She said a lot has been achieved over the past few years in women’s football in Cyprus and called on the CFA not to tear down what has been built.
The CFA feels the players of the national team disrespected the association by acting outside the protocol agreed with the Finnish Federation. It believes they are being manipulated by Spyros Neofytides, the President of PASP.
It said that while the players “have the right to fight for their rights, the reason behind them not being rewarded equally is the market”.
In comments to Active Radio, CFA’s spokesperson Constantinos Shiamboullis said “the issue is not their gender but the market and the fact that they are amateurs. The national Futsal team receive more or less the same”.
He suggested there was nothing untoward about women of the national team receiving less than the men.
“Do Apollon Ladies get paid the same as the players of Apollonas (men’s team)?..we have lost sight of the ball with the ‘equal game’ campaign”.
In comments to the Financial Mirror, a PASP representative said it is the CFA that has lost sight of the ball, as the matter does not involve being equally paid by their teams but being equally compensated for representing their country in international fixtures.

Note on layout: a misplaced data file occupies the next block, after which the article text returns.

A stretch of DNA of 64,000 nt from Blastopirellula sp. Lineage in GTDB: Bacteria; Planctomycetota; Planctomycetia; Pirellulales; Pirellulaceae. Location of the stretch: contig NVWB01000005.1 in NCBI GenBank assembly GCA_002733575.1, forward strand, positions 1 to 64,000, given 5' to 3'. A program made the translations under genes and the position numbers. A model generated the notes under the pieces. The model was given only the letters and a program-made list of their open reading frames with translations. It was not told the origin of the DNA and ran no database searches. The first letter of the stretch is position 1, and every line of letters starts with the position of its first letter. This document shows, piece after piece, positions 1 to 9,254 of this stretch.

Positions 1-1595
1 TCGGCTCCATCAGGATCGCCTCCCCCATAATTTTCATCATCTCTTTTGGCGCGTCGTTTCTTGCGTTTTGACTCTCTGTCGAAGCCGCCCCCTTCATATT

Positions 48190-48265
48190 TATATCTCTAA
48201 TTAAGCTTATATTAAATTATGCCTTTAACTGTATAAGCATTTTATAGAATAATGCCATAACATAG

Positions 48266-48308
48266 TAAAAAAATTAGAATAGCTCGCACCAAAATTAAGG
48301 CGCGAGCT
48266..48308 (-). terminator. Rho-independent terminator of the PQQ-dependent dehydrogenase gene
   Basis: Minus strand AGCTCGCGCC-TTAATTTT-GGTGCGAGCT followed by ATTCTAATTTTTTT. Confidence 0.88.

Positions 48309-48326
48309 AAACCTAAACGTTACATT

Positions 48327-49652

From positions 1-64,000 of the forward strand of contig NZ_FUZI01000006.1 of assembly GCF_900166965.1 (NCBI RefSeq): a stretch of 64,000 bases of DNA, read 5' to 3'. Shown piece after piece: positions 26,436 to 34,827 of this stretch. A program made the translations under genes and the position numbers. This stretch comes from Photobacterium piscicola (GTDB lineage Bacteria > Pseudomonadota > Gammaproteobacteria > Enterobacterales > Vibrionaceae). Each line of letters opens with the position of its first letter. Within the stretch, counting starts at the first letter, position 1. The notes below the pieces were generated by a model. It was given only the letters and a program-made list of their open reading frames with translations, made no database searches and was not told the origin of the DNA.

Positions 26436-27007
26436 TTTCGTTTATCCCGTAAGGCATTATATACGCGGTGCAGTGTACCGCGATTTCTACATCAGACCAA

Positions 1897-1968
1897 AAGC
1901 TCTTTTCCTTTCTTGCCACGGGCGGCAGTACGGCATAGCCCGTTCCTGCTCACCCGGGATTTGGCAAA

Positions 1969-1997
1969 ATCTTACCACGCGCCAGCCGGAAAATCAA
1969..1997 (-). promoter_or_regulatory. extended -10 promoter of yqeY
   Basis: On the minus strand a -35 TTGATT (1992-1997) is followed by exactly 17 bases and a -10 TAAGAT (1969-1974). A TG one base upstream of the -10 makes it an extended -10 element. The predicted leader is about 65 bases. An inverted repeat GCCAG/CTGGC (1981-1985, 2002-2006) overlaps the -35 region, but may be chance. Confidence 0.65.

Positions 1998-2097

“Is a male MP compensated more for official trips? Does a female Member of the European Parliament receive less travel expenses than her male counterparts?” said the PASP official.
He said Cypriot players were not the only footballers to promote the equal game campaign by taking photos with the logo of the campaign.
Just a few days ago the national team of Greece posted a photo with the players posing with the equal game logo on their palms.
The PASP official said the women of the national team chose to make their statement with the photo just before the game with Finland for a specific reason.
“Just a month ago the Finnish Football Federation had granted equal pay for women and men participating in the country’s national teams”.
Football Federation Australia has just approved a collective bargaining agreement which offers the ‘Matildas’, the national women’s team, the same pay and conditions as the men in the ‘Socceroos’.
“For a long time, this seemed like a pipedream. Critics used to argue that equal pay for sports players was a nice idea but practically impossible. Those who demanded equal pay for women, they said, were putting sentiment before the hard commercial reality,” said the PASP official.
He argued that even the hard commercial reality argument put forward by the CFA and other critics is failing to hold water as women's football is gaining popularity around the globe.
He said that this year's Women’s World Cup in France saw a record television audience and spectators at the grounds.
“USA’s women’s team is bringing more people to the stadia and generating more profit than the men’s national team.”
Players from the Cyprus men’s national team have come out in support of their female counterparts by joining in the ‘equal game’ campaign by posting selfies on social media with the logo drawn on the palms of their hands.